- Tips & Tricks -




A quick potentiometer map :


Do's :


 1. Use the provided wooden sticks to increase your chances for safe landing, especially when it comes to "panic landing"...
 2. Use hot glue to reinforce some of the joints on the skid ( that black sleigh-structure attached to the bottom of the body ) as well as on the tail, especially below the attachment of the vertical tail.
 3. Use lubricants in the cogwheel assemblies. Made it a little smoother, but that funky sound comes from the main motor. Check don'ts for the main motor...
 4. If you decide to charge the battery still attached to the body, make a little stand and put it under the battery, so it won't weigh down the skid...
 5. Check the balance after painting. I have used a little screwdriver to suspend the body at the imaginary center-lines on the mainrotor structure and had the propeller always conform to those lines too. I found, that after adding the new tail ( I made out from styrofoam cup ), I had to rebalance the tail. I used leadtape which you can buy at any sport store.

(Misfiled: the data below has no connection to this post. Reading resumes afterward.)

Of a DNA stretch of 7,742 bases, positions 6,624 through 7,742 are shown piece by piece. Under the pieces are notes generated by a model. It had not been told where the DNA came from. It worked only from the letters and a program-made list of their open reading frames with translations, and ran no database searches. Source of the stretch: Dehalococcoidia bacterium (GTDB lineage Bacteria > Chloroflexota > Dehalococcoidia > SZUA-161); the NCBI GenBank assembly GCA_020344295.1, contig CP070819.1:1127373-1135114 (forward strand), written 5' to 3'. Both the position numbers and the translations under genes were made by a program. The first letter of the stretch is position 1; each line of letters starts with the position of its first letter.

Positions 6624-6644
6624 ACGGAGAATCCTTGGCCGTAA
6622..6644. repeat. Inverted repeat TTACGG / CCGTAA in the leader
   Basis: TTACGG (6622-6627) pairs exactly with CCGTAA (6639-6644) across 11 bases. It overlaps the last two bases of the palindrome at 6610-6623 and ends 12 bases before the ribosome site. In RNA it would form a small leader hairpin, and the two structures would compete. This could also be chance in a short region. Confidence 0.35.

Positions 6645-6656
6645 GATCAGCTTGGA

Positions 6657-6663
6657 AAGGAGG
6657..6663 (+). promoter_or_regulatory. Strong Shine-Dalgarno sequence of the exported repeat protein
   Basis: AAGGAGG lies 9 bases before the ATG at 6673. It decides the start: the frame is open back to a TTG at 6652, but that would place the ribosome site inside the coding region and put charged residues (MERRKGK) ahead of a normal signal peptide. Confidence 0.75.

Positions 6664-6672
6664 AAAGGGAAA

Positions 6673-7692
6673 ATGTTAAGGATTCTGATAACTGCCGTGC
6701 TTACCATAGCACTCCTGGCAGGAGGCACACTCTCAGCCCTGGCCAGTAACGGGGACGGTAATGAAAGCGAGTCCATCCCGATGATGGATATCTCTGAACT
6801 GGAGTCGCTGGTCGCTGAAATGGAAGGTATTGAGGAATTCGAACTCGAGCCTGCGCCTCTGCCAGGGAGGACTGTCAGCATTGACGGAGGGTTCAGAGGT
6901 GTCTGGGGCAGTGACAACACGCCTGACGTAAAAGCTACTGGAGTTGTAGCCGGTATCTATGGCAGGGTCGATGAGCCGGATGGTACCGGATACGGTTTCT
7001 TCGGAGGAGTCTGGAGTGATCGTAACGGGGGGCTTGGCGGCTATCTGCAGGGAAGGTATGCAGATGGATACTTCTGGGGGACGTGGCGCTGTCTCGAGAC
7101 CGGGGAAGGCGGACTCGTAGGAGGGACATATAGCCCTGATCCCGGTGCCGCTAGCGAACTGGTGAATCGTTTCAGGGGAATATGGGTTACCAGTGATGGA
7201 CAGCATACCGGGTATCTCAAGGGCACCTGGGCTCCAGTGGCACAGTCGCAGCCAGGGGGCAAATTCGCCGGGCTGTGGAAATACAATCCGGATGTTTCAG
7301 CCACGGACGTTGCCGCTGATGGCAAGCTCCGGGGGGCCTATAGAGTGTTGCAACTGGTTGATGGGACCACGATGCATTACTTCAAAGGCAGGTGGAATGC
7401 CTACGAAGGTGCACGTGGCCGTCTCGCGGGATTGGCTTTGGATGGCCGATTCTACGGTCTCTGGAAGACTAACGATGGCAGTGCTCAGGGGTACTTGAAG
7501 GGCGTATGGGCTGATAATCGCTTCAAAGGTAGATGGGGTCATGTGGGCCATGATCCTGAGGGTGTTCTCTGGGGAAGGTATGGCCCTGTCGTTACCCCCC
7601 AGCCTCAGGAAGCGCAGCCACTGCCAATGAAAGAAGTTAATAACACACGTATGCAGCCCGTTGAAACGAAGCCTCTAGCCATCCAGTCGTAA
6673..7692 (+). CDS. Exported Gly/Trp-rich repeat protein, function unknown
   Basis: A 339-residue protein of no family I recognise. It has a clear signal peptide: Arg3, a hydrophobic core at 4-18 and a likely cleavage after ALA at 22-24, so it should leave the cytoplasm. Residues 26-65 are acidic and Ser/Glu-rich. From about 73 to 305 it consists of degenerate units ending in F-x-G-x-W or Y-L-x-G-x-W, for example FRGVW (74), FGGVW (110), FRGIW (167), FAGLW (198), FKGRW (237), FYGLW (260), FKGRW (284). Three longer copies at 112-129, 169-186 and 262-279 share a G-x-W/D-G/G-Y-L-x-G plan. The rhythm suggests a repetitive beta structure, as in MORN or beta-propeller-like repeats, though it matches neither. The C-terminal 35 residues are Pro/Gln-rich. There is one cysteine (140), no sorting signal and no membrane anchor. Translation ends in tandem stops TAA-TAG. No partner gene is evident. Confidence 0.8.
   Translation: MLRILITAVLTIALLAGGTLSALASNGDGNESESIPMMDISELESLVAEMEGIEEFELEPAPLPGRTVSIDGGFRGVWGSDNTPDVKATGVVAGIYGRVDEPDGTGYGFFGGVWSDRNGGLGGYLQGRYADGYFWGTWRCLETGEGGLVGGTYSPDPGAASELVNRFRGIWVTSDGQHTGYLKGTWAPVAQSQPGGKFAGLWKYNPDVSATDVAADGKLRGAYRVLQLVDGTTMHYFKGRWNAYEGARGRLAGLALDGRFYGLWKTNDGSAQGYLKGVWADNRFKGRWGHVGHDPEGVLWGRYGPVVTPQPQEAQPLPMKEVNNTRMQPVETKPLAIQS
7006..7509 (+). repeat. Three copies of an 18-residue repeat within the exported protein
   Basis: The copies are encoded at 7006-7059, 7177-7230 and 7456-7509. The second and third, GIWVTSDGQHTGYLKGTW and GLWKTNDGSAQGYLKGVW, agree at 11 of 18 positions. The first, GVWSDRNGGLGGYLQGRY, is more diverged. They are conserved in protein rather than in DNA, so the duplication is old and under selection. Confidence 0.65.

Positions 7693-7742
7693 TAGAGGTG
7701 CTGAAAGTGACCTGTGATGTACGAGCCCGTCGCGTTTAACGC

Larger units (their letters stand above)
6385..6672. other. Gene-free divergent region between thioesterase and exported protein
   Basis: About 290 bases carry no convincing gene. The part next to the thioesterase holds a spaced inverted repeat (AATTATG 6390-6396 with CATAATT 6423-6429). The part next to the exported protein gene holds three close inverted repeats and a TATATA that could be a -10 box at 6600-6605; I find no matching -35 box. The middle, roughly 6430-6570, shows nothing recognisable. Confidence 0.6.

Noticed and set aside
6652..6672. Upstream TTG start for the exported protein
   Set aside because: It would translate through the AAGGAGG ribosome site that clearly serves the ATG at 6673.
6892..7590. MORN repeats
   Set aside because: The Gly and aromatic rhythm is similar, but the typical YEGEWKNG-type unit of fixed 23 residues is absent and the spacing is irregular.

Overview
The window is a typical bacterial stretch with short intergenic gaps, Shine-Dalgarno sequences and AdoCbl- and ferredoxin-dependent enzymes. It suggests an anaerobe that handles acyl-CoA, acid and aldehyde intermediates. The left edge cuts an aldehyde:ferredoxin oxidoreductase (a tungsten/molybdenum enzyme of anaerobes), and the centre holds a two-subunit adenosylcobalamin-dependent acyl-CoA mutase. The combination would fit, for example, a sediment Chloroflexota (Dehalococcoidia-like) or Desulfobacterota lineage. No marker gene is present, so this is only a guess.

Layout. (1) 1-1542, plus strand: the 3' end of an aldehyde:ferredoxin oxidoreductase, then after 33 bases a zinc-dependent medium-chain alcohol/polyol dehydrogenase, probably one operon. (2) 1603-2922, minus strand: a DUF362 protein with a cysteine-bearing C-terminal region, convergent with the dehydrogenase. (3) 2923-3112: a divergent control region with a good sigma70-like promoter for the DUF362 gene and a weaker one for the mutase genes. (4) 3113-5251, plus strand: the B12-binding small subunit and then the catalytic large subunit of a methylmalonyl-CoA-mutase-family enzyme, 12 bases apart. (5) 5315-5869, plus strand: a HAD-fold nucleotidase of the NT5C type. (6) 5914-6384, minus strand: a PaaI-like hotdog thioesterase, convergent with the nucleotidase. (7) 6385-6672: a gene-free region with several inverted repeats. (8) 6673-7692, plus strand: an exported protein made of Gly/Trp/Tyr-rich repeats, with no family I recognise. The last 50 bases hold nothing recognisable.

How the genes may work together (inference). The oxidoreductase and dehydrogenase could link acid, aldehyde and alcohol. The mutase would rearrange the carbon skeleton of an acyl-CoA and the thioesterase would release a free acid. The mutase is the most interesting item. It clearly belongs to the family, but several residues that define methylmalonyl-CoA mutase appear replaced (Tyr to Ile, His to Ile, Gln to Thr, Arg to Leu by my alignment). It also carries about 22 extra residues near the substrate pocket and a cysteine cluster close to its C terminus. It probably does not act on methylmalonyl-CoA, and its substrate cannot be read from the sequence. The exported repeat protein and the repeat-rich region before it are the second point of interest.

Don'ts :


 1. Do not use cyanoacrilate based Crazy Super Glues to fix the styrofoam parts, it will just eat it...
 2. Do not use lubricants for the main motor. It totally made the helicopter wobbly. Probably interfered with the timed pulses.
 3. Do not use "off the shelf" Li-Ion batteries, while they support iddling, they shut down at take off, or even worst, in midflight... Check out my measurements on currents.
 4. Do not change forward/back motion abruptly. I found, that backing up with considerable speed causes unrecoverable unbalance.
 5. Do not change the sensitivity of the gyros with the "rate" potmeters ( lower 3 ) to be too sensitive. Sudden changes in motion cause very-difficult-to-recover situations.





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